MySQL Applier for Hadoop

Enabling Real-Time MySQL to HDFS Integration

Big Data is transforming the way organizations harness new insights from their business, and Apache Hadoop is at the center of that transformation.

Batch processing delivered by Map/Reduce remains central to Hadoop, but as the pressure to gain competitive advantage from "speed of thought" analytics grows, so Hadoop itself is undergoing significant evolution. The development of technologies allowing real time queries, such as Apache Drill, Cloudera Impala and the Stinger Initiative are emerging, supported by new generations of resource management with Apache YARN.

To support this growing emphasis on real-time operations, MySQL is releasing a new Hadoop Applier to enable the replication of events from MySQL to Hadoop / Hive / HDFS (Hadoop Distributed File System) as they happen. The Hadoop Applier complements existing batch-based Apache Sqoop connectivity.

This developer article gives you everything you need to get started in implementing real-time MySQL to Hadoop integration.

MySQL in Big Data

MySQL is playing a key role in many big data platforms. Based on estimates from a leading Hadoop vendor, MySQL is a core component of the big data pipeline in over 80% of deployments, including those implemented by the likes of FaceBook and Twitter.

Recent research by Intel1 finds that business transactions stored in relational databases are the leading source of data for big data analytics. This structured data is typically joined with unstructured content such as web logs, clickstreams, social media, email, sensors, images, video, etc, enabling business analysts to seek answers to questions that were previously impossible to ask.

As an example, on-line retailers can use big data from their web properties to better understand site visitors’ activities, such as paths through the site, pages viewed, and comments posted - captured from clickstreams and weblogs. This data can be combined with user profiles and purchasing history to gain a deeper insight into its customers, and enable the delivery of highly targeted offers.

Of course, it is not just in the web that big data can make a difference. Many other business activities can benefit, with other common use cases including:

  • Sentiment analysis;
  • Marketing campaign analysis;
  • Customer churn modeling;
  • Fraud detection;
  • Research and Development;
  • Risk Modeling;
  • And more.

Today many users integrate data from MySQL to Hadoop using Apache Sqoop, allowing bulk transfers of data between MySQL and HDFS, or related systems such as Hive and HBase.

Apache Sqoop is a well-proven approach for bulk data loading. However, with the growing number of use-cases for streaming real-time updates from MySQL into Hadoop for immediate analysis, we need to look at complementary solutions.

In addition, the process of bulk loading to and from tables can place additional demands on production database infrastructure, potentially impacting performance, measured in predictable throughput and latency.

The Hadoop Applier is designed to address these issues to perform real-time replication of events between MySQL and Hadoop.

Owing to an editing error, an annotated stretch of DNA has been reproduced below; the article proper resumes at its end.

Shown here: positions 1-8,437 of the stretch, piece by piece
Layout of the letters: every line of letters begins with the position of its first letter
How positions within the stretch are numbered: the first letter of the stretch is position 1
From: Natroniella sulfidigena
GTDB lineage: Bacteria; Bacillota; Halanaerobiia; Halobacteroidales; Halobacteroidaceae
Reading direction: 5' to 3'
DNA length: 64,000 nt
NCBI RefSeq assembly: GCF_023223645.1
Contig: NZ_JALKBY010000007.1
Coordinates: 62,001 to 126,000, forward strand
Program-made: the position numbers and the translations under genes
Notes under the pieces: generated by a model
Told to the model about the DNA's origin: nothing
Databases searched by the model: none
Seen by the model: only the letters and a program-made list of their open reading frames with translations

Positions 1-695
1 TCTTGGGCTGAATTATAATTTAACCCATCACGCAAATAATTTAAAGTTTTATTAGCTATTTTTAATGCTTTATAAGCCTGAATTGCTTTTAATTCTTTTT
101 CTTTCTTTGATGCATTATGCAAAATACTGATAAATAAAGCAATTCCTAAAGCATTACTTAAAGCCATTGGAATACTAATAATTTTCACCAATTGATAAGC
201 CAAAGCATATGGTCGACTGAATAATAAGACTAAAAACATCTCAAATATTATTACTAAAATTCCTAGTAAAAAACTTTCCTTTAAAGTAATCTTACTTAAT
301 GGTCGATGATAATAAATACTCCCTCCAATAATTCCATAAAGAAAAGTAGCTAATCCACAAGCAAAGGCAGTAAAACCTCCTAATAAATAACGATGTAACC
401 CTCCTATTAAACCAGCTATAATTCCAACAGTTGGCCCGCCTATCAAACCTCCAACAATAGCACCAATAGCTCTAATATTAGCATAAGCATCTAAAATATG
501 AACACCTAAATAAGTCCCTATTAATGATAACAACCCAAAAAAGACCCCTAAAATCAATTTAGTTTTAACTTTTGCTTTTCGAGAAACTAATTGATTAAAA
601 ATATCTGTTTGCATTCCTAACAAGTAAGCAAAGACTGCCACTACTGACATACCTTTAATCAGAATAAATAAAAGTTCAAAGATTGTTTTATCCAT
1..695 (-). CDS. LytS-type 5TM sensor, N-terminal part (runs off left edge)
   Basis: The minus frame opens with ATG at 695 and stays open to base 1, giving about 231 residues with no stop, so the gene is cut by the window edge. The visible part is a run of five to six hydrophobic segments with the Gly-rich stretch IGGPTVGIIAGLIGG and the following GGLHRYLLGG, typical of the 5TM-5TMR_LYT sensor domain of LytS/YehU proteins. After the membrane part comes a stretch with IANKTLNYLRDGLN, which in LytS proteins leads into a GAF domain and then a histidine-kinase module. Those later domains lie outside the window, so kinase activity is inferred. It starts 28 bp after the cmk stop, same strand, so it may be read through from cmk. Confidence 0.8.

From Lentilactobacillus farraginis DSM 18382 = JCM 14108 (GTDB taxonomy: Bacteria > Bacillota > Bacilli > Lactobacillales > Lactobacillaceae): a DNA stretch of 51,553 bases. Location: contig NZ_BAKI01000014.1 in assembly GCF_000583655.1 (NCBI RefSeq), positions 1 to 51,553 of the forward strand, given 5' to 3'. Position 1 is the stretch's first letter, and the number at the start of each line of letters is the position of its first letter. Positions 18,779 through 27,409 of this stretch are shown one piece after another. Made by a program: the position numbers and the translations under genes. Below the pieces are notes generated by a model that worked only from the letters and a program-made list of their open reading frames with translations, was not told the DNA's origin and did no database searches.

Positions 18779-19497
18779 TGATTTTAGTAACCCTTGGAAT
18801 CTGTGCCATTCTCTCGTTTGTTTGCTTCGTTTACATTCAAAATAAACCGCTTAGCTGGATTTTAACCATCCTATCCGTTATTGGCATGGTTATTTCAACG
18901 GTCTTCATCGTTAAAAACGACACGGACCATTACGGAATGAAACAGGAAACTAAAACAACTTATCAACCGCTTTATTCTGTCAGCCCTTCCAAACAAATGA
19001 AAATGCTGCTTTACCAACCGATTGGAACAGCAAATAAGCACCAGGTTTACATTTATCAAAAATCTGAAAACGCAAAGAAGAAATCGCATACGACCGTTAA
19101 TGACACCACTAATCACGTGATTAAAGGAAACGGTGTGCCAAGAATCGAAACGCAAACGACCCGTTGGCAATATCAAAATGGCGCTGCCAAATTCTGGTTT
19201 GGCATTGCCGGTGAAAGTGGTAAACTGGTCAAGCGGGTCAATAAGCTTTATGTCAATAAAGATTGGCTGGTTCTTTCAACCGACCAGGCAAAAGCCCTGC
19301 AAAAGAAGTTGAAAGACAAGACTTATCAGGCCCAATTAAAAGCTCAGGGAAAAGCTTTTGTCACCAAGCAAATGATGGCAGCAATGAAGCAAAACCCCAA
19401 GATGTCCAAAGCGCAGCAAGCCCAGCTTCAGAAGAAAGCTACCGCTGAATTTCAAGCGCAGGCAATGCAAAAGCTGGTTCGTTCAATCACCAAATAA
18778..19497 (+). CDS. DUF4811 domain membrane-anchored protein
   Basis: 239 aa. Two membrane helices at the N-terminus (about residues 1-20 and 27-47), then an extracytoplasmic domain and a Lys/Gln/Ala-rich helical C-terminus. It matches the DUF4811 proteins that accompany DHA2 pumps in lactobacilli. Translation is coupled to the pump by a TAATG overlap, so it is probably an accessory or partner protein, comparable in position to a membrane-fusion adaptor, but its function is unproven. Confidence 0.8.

MySQL Applier for Hadoop

Replication via the Hadoop Applier is implemented by connecting to the MySQL master and reading binary log events as soon as they are committed, and writing them into a file in HDFS. "Events" describe database changes such as table creation operations or changes to table data.

MySQL to HDFS Integration

Figure 1: MySQL to HDFS Integration

The Hadoop Applier uses an API provided by libhdfs, a C library to manipulate files in HDFS. The library comes precompiled with Hadoop distributions.

It connects to the MySQL master to read the binary log and then:

  • Fetches the row insert events occurring on the master
  • Decodes these events, extracts data inserted into each field of the row, and uses content handlers to get it in the format required
  • Appends it to a text file in HDFS.

Databases are mapped as separate directories, with their tables mapped as sub-directories with a Hive data warehouse directory. Data inserted into each table is written into text files (named as datafile1.txt) in Hive / HDFS. Data can be in comma separated format; or any other, that is configurable by command line arguments.

Mapping between MySQL and HDFS Schema

Figure 2: Mapping between MySQL and HDFS Schema

The installation, configuration and implementation are discussed in detail in the Hadoop Applier blog. Integration with Hive is also documented.

We also have a Hadoop Applier video demo which shows the integration.

In this first version WRITE_ROW_EVENTS are supported, i.e. only insert statements are replicated. Deletes and updates, and DDLs may be handled in the future releases. It would be great to get your requirements - please use the comments section in the Hadoop Applier blog.


The Hadoop Applier is a major step forward in providing real-time integration between MySQL and Hadoop.

With the growth in big data projects and Hadoop adoption, it would be great to get your feedback on how we can further develop the Applier to meet your real-time integration needs.

Key Resources

Learn more about the pre-requisites and implementation of the Hadoop Applier.

Download the Hadoop Applier from the MySQL Labs (select "Hadoop Applier" from the drop down menu)

Download the Guide: MySQL in Big Data »